Vice President Mondale has taken the apparently unprecedented step of asking for a direct hand in the selection of U.S. district court judges in Minnesota via a screening commission he would dominate.
Mondale's proposal: an eight-member bipartisan selection commission to which he would name four and Minnesota's new Republican senators, Rudy Boschwitz and David Durenberger, each would name two. Boschwitz is willing. But Durenberger balked, objecting to the odds and asserting that Mondale's method violated President Carter's.
Durenberger was referring to Carter's executive order last fall which asked senators to forget partisan judicial patronage and to name screening groups to aid in the finding of candidates for the district court bench.
"The idea of the vice president's putting four people on such a commission flies in the face of the president's executive order," Durenberger said. "The executive order says the senators would have the responsibility of recommending to the president what we believe to be qualified candidates for judgeships. We would go the comission route to do that, but it's a question of how we do it."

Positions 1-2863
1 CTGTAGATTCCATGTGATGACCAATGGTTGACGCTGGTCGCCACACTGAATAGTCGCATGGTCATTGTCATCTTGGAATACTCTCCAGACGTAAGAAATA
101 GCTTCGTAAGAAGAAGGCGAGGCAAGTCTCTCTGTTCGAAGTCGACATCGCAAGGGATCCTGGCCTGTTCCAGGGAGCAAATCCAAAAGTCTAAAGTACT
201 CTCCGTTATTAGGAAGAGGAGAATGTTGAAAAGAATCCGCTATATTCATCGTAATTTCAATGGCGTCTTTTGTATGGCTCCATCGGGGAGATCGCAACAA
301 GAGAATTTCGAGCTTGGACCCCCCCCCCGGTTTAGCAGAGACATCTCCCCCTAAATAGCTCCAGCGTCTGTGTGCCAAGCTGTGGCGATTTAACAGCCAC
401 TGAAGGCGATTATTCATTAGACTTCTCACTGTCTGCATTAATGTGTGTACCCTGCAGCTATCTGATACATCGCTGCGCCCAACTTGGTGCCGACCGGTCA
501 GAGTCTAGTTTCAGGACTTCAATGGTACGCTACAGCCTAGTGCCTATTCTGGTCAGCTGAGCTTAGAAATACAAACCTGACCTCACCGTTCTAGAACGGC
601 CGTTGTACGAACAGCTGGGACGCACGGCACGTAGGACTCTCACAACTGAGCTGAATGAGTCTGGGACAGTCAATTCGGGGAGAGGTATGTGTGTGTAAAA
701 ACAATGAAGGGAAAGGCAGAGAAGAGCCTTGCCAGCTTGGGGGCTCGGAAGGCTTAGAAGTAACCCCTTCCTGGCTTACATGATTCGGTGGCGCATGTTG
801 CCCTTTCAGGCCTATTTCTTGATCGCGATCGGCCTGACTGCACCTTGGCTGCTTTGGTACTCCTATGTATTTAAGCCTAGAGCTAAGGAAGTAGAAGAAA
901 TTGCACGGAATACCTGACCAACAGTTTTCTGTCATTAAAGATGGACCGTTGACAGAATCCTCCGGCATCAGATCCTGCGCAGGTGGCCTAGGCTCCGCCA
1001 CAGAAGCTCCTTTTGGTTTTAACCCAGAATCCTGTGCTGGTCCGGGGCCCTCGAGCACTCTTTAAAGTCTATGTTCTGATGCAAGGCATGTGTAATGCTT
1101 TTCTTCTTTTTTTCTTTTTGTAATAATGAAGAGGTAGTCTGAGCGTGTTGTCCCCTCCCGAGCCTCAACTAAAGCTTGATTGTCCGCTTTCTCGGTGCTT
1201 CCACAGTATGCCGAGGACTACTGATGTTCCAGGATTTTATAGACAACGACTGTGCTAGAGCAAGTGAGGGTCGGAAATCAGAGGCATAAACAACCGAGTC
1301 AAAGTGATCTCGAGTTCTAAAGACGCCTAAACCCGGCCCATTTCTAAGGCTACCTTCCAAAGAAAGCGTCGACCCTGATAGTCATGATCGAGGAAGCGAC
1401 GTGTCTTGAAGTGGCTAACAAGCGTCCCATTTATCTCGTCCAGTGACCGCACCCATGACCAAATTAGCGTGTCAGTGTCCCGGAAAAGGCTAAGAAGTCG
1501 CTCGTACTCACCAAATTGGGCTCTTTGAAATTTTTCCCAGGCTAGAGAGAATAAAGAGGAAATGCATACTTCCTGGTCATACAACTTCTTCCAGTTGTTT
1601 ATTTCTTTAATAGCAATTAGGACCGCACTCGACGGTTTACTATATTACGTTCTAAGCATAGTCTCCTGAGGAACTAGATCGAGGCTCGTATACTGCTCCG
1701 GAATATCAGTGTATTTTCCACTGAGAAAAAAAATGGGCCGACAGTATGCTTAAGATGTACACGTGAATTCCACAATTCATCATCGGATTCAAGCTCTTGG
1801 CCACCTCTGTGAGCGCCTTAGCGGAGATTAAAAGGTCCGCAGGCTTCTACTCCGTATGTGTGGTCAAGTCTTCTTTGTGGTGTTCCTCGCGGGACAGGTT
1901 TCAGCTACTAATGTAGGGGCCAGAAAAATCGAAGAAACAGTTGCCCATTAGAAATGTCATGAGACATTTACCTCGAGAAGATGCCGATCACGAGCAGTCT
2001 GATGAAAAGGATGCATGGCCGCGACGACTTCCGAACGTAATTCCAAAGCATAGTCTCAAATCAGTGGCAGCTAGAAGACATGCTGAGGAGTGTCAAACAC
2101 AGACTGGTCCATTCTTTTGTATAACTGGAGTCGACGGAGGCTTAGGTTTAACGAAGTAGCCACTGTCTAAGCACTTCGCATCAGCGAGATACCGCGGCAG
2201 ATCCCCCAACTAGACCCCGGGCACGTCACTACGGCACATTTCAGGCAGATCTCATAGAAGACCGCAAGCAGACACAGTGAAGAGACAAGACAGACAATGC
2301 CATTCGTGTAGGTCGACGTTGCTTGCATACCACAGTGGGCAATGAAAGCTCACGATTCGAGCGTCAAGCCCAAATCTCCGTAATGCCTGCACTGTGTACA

Traditionally, although the president appoints federal district judges with the Senate's advice and consent, the president's designation is a confirmation of the choice by a state's senior senator -- thanks to "senatorial courtesy."
Mondale's bid for a piece of the action results, presumably, from the fact that both of the state's senators are now Republicans. They were elected last November in what has been called the "Minnesota Massacre" after divisive Democratic primaries in the wake of Sen. Hubert H. Humphrey's (D-Minn.) death.
Mondale is now the leader of Minnesota's Democratic Farmer-Labor Party.
Before the November election the appointment of new judges in Minnesota would have been relatively simple. But the bill creating 117 new federal district court judges, including two for Minnesota, prompted Carter's executive order setting forth guidelines to end, or at least minimize, patronage in the judiciary.
Boschwitz told reporters that he figured that in the end "they'll appoint who they want to appoint." But he added that with a screening panel, merit would be more of a factor. Durenberger said he welcomed the vice president's participation because he is form Minnesota, but said it should be limited to making recommendations for the selection commission.
In Washington, a Mondale spokesman would say only that the vice president's office was trying to work out a process for the appointment of outstanding judges with bipartisan support.
Appointment to the U.S. circuit courts of appeals are made by President Carter with the aid of the U.D. Circuit Judge Nominating Commission created by executive order soon after Carter's inauguration. During his election campaign Carter pledged he would appoint all federal judges under a merit plan.